He may not have been a lot to look at, but the man in the terry cloth sweatshirt with the red, white and blue star-studded elephant embroidered over his heart knew he had the audience swooning when he began to tick off the road signs to Annapolis.

Between flicks of his cigarette, political consultant March Miller mapped out a path to success for 23 GOP hopefuls -- 18 men and five women who had paid $25 for the 10 hours of advice on how to be a Republican in Maryland and still win. Among the more unusual strategems:

* Ways to handle a spouse.

* How to interdict enemy supply lines.

* How to turn down an invitation to a sewing bee.

Now, you're very well aware that you're not going to accept Mrs. Gundlefinger's invitation to address the Buzzy Bee sewing bee. You'd be better off standing on a street corner. But you can't tell her that," Miller warned potential candidates at one of a series of seminars party leaders are hosting around the state.

"So you say,'Gee, I'd really like to go, but my staff doesn't trust me to do any of my own scheduling.' You then ask her to call your scheduler. . . .

"Your scheduler then waits two days before calling Mrs. Gundlefinger back. She tells her, 'Gee, we've done everything we can do, but he (the candidate) just can't make it. He really wanted to come. Will you keep us in mind for a later time and give us another chance?"

"She's not mad at the candidate -- if anyone, she might get angry with the scheduler -- and the candidate doesn't have to go. That's the important thing."

The 23 were told a lot of other important things last weekend by state and national GOP political strategists who want to break the link in this state between being a Republican and losing. Republicans have won only four state offices, other than legislative seats, during the past two decades.

In the General Assembly, 15 out of 141 delegates are Republican and seven out of 47 senators wear the GOP stamp. Registered Democrats outnumber Republicans three to one.

For their seminar fee, the politicians were entrusted with this year's party campaign bible that advised, among the many things in its 115 pages, that "truth is what the people believe;" cautioned not to wear pin stripes to a picnic; and instructed how to get the bigwigs to drop the checks in the fishbowl at a fundraiser -- plant a pigeon with $500 to make the first flip with a lot of bravado.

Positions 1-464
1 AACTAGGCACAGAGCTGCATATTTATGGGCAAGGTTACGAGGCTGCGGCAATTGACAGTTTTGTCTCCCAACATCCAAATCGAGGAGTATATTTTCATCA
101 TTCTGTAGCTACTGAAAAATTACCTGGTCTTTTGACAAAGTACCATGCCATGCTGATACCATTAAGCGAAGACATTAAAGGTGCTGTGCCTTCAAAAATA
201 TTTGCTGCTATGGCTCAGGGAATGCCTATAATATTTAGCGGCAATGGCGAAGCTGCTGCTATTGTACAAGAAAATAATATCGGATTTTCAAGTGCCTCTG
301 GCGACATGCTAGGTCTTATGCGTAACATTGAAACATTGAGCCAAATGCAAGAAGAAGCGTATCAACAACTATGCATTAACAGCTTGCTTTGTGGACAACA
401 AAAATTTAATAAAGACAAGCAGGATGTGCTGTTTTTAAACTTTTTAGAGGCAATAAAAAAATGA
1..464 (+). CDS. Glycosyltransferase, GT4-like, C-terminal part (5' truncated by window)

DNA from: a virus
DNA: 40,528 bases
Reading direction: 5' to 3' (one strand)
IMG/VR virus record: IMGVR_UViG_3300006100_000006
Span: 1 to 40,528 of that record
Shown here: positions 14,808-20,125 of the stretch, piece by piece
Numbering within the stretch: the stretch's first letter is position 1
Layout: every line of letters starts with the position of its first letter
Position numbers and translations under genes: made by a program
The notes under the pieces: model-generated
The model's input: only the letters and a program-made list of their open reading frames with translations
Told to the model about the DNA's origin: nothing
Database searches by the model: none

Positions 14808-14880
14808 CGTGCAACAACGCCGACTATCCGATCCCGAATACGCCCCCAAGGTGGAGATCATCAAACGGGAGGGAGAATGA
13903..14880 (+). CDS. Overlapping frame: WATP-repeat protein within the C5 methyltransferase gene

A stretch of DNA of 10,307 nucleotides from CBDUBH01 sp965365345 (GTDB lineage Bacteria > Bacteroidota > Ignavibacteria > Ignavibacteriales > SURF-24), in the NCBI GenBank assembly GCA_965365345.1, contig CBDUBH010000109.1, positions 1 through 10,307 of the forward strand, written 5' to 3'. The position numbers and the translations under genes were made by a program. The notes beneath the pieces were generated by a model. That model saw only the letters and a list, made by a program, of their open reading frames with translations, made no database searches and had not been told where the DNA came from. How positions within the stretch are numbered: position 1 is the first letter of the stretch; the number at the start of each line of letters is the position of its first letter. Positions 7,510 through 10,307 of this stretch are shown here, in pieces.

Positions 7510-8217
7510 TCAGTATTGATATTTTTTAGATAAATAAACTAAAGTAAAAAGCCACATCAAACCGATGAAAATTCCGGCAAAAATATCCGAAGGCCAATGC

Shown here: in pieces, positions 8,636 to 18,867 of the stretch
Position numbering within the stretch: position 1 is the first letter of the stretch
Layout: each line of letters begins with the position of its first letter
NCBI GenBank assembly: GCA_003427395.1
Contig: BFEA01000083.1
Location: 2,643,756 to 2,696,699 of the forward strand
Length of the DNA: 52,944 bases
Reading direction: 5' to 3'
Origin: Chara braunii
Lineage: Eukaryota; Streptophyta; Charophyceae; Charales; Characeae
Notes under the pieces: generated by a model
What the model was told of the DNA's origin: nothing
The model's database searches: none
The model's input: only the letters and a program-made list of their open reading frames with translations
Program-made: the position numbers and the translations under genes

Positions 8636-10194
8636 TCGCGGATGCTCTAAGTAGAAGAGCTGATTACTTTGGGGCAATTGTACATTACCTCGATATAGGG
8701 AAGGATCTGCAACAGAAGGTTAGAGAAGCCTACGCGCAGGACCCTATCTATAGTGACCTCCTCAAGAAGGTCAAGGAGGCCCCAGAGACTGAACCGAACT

They were also told by a ranking national GOP official that it was okay to tell the Reagan people to take a walk if it meant nabbing the winning votes.

"The Republican National Committee is not going to be mad at you. Ronald Reagan is not going to be mad at you," Richard Adams, a regional political director with the national party, intoned as the all-white mix of middle-aged and youthful suits scribbled furiously at narrow tables. Adams recently wound up the losing J. Marshall Coleman gubernatorial bid in Virginia.

"The Reagan people are big people. If the Reagan flag needs to be buried in Montgomery County, then bury it. . . .

"Take the positions which suit your district."

Those positions, Adams said, should be only the ones that your constituency thinks are important. Don't waste time, he cautioned, trying to educate the voter.

"In the minds of the average persons, a political campaign runs only for the last 30 to 60 days. Most political campaigns are not educational committees; don't try to make them be."

"Look to Images -- Not Issues," reads page two of the opposition research section in the campaign manual.

"Gather your rsearch, look for patterns that create images and reveal that image to the voters. This process is not 'dirty tricks," the manual reads. "It's your right and obligation as a participant in the political system."

Another way to enhance the image and get a little attention, Miller told the group, is to engage in a little media sleight of hand.

"Rent some old TV equipment and go out to a shopping mall. . . . Get some guy to follow you around with the lights on. . . .There's no film in the camera, but just watch how many people will want to shake your hand."

And no image is complete without a little bit of haberdashery magic, Miller said.

"Never be phony to appease the people, but for God's sake, if you go to a picnic, don't wear a suit. . . and don't dress down when you go out to meet the folks either. That means no frayed collars and no dirty nails. . . .

"Flatter them, flatter them."